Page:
Branagh's Back to Wow Once Again, 18 January 2010
By Pat Stacey

There's a bit of a debate going on at the moment about which of the following is the best: 'Wallander' on BBC1 or 'Wallander' on BBC4. In theory, the latter should have the edge.

It's a Swedish-made version of Swedish author Henning Mankel's crime thrillers, starring a wholly Swedish cast, therefore it has to be better, right? Well, yes, except this is one of those cases where the practice disproves the theory.

Excellent as it is, what BBC4's 'Wallander' doesn't have is Kenneth Branagh, who is a fantastic asset. Branagh is a brilliant actor, one of the best in the business, but his very brilliance is what was almost his undoing. He seemed to be so good at everything (acting, directing and promoting himself via an autobiography written when he was just 27) that the image he projected -- partly self-constructed, it has to be said -- as the natural heir to Laurence Olivier, was a target just waiting to be demolished.

Branagh had been missing from television for a long time before 'Wallander' came along. His return has reminded us just what we'd been missing. Without Branagh, 'Wallander' would be just another murder mystery; with him, however, it's compelling viewing.

Like John Thaw's Inspector Morse and Jeremy Brett's Sherlock Holmes, Kenneth Branagh's Wallander is as much about the character and the actor playing him. Last night's episode was a satisfying enough whodunnit about a hooded serial killer and featured some suitably grisly murders, but the reason you found yourself watching so intently was Branagh.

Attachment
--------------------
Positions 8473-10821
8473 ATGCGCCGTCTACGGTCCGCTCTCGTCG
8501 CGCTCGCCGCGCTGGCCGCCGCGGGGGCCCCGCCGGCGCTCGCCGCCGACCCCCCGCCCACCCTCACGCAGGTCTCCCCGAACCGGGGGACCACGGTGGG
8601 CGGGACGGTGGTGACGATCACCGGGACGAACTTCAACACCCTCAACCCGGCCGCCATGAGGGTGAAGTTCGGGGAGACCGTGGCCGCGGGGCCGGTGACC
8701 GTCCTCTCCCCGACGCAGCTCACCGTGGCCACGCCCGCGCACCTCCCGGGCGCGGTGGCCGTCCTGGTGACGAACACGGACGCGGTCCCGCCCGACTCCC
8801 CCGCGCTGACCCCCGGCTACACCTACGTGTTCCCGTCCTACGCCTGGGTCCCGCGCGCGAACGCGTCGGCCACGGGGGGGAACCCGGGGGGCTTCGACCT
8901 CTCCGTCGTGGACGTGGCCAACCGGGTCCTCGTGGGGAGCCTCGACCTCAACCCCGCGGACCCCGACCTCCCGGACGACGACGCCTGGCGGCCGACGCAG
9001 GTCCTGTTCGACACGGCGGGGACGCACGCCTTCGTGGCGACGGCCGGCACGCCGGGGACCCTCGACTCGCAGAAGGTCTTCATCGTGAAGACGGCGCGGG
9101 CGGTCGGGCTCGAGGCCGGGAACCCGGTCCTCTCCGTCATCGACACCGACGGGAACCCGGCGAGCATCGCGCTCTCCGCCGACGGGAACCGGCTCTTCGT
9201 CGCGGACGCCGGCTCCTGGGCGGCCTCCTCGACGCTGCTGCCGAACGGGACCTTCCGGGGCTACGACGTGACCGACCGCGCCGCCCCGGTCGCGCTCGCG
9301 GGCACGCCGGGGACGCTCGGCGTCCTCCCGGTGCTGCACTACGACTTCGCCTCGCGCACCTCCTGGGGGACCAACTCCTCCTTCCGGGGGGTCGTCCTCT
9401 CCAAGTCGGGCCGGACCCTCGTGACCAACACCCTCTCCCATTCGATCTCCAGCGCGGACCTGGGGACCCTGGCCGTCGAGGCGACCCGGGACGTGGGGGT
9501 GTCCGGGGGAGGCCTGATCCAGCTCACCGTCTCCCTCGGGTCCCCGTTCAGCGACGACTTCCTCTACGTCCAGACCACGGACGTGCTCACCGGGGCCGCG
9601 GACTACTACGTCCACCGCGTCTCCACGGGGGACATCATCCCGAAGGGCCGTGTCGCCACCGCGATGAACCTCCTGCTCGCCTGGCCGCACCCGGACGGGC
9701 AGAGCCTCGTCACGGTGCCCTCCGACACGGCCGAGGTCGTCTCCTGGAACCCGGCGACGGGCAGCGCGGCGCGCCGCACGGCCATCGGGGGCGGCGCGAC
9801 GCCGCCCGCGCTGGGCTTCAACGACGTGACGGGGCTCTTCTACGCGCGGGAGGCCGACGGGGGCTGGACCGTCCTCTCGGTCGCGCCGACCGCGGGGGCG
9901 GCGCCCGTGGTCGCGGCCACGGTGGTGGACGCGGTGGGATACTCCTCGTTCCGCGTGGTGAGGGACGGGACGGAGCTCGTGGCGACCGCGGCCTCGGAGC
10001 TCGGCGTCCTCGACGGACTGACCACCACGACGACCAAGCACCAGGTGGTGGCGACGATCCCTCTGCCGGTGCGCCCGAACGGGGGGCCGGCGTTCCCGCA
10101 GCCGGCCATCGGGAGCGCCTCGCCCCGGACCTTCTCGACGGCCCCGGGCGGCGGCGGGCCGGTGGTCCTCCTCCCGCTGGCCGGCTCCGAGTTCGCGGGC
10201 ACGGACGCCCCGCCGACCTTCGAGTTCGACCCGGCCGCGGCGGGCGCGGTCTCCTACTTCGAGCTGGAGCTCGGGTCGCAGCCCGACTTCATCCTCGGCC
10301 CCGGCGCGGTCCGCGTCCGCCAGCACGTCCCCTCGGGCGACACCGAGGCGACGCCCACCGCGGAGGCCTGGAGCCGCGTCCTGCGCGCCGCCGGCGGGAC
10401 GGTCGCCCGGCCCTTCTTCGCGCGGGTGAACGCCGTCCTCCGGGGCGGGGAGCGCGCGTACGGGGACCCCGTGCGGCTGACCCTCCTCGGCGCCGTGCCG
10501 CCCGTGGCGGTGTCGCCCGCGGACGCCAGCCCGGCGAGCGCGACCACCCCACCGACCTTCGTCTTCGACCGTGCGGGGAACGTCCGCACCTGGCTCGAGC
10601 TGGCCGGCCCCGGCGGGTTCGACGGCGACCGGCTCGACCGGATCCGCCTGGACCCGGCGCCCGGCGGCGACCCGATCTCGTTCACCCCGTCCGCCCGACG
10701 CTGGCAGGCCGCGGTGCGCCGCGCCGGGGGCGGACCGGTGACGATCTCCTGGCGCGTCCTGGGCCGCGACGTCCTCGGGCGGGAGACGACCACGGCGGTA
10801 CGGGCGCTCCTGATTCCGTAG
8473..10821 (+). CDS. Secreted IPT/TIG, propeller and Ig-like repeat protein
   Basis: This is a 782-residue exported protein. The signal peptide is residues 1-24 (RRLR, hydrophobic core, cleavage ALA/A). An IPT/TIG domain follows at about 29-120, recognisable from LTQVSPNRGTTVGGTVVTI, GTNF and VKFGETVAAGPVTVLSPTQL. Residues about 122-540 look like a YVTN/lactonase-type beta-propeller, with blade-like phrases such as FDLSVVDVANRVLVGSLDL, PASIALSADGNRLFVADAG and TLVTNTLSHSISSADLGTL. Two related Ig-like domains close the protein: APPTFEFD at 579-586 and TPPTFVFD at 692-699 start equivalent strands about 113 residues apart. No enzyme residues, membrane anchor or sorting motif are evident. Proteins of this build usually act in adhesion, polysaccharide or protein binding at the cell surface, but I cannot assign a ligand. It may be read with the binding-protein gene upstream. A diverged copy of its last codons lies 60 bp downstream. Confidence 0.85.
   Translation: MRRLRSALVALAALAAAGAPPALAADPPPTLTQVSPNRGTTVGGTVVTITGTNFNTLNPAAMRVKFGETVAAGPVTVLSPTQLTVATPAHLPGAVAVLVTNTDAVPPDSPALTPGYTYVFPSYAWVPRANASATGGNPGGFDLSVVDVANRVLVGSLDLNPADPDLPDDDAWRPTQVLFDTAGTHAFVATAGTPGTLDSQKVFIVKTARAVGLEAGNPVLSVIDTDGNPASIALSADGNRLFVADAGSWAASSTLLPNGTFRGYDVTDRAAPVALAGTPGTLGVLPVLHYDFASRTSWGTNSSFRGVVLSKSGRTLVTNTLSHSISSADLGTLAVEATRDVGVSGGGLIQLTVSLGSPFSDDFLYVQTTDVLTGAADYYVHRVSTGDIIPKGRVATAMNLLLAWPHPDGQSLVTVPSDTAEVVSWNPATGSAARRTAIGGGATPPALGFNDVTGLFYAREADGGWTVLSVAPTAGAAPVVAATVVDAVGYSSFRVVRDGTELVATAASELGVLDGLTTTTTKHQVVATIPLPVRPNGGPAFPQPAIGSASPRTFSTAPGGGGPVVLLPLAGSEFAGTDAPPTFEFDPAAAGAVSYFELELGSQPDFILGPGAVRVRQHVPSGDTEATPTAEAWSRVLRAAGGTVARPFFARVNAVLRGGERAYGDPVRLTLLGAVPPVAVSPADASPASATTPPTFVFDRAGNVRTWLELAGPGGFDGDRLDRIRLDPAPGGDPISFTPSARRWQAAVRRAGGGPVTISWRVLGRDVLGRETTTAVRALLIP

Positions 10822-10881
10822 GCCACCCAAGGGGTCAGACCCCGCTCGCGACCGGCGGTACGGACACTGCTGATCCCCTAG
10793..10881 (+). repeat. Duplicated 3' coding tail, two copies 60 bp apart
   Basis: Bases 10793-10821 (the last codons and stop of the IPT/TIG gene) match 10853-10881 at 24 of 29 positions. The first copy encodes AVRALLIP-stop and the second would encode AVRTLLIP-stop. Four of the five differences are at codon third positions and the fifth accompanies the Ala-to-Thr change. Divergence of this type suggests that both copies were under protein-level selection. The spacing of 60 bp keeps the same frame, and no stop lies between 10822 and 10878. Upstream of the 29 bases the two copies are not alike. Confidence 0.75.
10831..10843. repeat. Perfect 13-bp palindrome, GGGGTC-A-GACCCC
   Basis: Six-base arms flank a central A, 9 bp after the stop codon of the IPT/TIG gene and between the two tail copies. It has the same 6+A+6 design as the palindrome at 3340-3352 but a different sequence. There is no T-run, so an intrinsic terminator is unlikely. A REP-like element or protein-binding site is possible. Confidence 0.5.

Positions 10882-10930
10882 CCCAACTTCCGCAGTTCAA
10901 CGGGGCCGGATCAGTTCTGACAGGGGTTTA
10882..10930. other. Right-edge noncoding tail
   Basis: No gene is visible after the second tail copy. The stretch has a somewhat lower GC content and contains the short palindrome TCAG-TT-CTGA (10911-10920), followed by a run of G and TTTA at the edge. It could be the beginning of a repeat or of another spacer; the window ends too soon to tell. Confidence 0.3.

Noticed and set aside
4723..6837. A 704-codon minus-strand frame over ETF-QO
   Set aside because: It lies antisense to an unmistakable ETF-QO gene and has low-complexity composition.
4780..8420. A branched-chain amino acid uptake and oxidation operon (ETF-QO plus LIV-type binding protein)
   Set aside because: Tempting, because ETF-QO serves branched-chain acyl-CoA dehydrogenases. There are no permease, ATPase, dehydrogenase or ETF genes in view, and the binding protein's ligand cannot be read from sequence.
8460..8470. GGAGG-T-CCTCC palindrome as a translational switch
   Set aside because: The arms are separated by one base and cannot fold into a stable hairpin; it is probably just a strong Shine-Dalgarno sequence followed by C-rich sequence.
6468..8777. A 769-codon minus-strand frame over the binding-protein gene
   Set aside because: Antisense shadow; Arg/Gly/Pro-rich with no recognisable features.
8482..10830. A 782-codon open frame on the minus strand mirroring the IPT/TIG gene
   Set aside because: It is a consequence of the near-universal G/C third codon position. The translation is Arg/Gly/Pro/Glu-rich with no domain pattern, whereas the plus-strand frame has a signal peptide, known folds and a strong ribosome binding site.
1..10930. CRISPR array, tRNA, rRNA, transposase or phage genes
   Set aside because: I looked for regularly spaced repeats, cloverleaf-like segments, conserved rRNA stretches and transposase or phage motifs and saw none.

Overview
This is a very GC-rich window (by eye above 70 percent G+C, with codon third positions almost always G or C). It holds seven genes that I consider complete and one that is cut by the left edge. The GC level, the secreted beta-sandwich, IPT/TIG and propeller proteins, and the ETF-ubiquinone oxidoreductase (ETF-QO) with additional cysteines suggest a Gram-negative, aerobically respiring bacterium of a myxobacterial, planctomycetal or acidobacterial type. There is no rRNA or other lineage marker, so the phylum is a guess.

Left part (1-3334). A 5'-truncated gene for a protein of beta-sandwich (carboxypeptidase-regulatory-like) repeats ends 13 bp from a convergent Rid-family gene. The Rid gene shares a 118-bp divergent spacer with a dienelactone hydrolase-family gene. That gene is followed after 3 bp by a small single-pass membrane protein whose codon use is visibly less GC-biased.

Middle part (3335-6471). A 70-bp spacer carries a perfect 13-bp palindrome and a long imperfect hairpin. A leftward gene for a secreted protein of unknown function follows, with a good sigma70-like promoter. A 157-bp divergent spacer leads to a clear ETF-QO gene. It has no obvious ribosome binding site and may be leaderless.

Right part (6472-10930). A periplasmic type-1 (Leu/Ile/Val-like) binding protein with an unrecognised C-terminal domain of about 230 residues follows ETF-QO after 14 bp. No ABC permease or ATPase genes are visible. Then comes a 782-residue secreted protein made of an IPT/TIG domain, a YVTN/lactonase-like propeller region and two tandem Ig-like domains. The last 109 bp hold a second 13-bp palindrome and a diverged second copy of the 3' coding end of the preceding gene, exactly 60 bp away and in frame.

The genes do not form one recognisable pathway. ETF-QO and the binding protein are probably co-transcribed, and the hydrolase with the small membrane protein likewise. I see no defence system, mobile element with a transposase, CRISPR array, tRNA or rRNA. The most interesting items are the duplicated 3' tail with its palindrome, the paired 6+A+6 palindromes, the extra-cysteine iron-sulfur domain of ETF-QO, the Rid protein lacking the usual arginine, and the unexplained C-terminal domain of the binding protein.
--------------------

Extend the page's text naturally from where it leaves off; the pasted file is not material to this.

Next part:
Wallander was distracted from the investigation by the death of his father (played by another wonderful actor, David Warner), which offered Branagh the opportunity to deliver an understated portrait of a man in grief. The temptation for any actor to overact must be great, yet Branagh controlled the impulse and perfectly captured the numbness of bereavement.

Some actors benefit from getting older and Branagh is one of them. He has grown into his face. Once fresh and youthful and full of the promise of things to come, it's now marked with the lines of experience, and maybe a little disappointment, too. It's a great face -- a real actor's face -- and it's a pleasure to watch it in action again.

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